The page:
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WALK: MULL HEAD CIRCULAR

This circular walk takes us around the local nature reserve at Mull Head in Deerness. Here we will pass through a mix of different habitats including farmland, heath and coastal which hosts a range of wildlife including waders, seabirds, wildflowers and insects. Please bring a picnic. Medium 4 hours, Medium, £52pp  Megan’s aim with the Festival walks is to take you off the beaten track where you can see some different wildlife and enjoy Orkney scenery. The maximum group size is 6 people. You are advised to have appropriate footwear for walking, ie walking boots

£52

ENGINEERING THE FUTURE

Phoenix Cinema, Pickaquoy, Kirkwall

We’ve emerged from two years of lockdowns into a world of massively rising energy prices and warnings of food shortages, exacerbated by climate change and war. The real limits to business as usual are becoming harder to ignore. Is there any way to shift from our current self-destructive path to instead a stable environment and a balanced economy, and even a vision of a world with work and housing for everyone? ...

OUTING: WAVE POWER AT BILLIA CROO

From Old Academy, Back Road, Stromness

Orkney’s the world’s leading centre for testing wave and tidal power systems – indeed it was the world’s first, with the establishment of the European Marine Energy Centre (EMEC) in 2003. Since then marine energy devices have come from many places to face the full force of Orkney sea conditions, with the tidal power converters going to Eday and the wave energy ones to Billia Croo, out to the west of Stromness.

£10

EARLY POTATOES AND EDIBLE CLAY

Phoenix Cinema, Pickaquoy, Kirkwall

Up on the high plateau of the Bolivian Altiplano around Lake Titicaca, where the potato was domesticated, the Aymara people eat their potatoes with a light white clay called p’hasa. Samples obtained by Panama-based geologist Dr Stewart Redwood show the clay contains two forms of the mineral montmorillonite ...

ORKNEY’S ANCIENT GRAIN

Virtual Event Virtual Event

How far back can we trace the origins of bere, Orkney’s six-rowed barley? A very long way, says Prof. Terry Brown of Manchester University. Using DNA sequencing and other biomolecular methods it’s possible to build a picture of the evolution of bere over the centuries – revealing that it’s been grown in Orkney since the Bronze Age, 4000 years ago. ...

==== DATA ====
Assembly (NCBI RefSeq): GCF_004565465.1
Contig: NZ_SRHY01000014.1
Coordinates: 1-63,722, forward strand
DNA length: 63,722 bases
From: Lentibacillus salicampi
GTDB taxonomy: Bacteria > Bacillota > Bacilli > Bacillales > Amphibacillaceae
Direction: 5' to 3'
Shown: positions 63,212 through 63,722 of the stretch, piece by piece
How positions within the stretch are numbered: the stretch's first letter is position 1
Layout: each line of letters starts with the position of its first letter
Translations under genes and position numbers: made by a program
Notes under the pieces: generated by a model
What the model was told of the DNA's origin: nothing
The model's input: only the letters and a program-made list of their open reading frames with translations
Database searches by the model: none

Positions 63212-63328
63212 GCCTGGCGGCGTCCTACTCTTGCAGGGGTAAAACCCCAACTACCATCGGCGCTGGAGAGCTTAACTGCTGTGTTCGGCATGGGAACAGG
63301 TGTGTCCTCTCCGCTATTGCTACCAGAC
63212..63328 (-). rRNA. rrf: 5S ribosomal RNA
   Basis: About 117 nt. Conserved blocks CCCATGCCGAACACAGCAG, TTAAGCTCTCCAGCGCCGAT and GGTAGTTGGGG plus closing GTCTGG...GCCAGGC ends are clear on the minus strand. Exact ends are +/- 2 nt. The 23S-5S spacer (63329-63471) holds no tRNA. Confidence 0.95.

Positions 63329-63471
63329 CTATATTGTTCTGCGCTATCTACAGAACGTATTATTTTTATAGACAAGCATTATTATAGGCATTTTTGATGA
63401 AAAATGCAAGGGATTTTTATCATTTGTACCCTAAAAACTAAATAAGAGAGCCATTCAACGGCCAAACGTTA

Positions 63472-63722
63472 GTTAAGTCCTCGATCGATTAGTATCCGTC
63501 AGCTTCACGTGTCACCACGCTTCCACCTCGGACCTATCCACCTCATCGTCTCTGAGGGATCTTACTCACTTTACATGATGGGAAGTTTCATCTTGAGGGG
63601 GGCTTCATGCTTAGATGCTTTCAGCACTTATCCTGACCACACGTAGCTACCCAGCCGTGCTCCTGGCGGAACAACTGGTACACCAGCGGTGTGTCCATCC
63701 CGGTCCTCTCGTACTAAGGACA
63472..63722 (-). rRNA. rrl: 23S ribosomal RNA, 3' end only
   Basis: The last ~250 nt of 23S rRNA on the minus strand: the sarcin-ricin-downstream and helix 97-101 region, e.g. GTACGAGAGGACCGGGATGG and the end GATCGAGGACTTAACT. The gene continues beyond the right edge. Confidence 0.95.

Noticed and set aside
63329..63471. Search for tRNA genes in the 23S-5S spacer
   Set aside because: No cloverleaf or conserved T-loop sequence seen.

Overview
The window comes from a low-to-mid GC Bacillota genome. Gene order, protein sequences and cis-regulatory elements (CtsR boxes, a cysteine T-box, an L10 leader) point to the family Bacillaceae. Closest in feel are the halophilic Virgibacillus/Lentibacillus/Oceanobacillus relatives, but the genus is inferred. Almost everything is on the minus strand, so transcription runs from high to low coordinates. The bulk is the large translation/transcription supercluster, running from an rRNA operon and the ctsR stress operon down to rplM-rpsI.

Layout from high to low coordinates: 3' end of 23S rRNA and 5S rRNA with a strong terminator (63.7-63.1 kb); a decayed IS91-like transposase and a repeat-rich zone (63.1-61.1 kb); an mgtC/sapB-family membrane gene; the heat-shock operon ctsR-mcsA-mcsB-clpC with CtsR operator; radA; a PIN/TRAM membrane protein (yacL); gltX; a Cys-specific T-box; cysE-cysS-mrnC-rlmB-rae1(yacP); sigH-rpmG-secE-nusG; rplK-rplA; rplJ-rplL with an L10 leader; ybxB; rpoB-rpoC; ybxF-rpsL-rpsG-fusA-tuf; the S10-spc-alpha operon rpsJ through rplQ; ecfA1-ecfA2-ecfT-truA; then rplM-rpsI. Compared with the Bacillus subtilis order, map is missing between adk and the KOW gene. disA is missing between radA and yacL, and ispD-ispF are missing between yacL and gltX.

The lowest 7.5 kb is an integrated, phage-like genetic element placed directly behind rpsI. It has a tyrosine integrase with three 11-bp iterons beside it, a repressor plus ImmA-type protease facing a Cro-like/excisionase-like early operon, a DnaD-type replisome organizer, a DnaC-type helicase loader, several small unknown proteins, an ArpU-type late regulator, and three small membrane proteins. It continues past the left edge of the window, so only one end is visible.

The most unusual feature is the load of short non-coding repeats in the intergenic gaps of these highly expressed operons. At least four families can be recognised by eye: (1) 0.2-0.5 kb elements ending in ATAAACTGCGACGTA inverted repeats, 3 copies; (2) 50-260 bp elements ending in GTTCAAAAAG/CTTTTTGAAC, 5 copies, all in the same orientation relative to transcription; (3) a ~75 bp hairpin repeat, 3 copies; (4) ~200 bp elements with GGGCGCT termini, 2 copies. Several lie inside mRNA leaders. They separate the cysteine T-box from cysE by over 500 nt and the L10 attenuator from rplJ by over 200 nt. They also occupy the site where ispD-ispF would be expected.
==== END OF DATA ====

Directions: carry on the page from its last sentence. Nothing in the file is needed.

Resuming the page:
THE SURGE OF WAVE AND TIDE – AND HYDROGEN

Town Hall, Stromness

More marine energy technologies have been tested in Orkney than anywhere else in the world, and news has been coming in recent months of a series of further developments. At sea there are new wave and tidal devices on site, from Orbital Marine, Magallanes and AWS Ocean Energy. On shore there is the coming online of vanadium flow batteries to smooth out the tidal-powered production of hydrogen on Eday. ...

WHAT MAKES VIRUSES TICK?

Orkney Theatre, KGS, Kirkwall

Ticks are an increasing problem in Scotland – and Orkney too. Mild winters may be letting them survive into a new spring. Whatever the cause, there’s particular concern about the diseases they carry, including the bacteria that cause Lyme disease and viruses such as tick-borne encephalitis virus (luckily not yet in Scotland). A new project at the MRC-University of Glasgow Centre for Virus Research ...

THE EARL, THE BISHOP AND THE SPRINGTIME OF SCIENCE

Earl’s Palace, Kirkwall

Find out about an Orkney Earl’s marriage proposal, an Orkney bishop’s book dedication, and his successor’s cousin’s great discovery – and how these are all connected to a web of political and religious conflict out of which modern science developed. With music of the time by Kate Fletcher and Corwen Broch. ...

A LAND OF LIMESTONE

Virtual Event Virtual Event

It’s a world of rivers and intermittent lakes, sinkholes and limestone pavements, chasms and underground caves. Dr Edvard Kobal describes Slovenia’s karst and the food it produces – apples and plums, beans and turnips, and grapes in loamy terra rossa soil. ...

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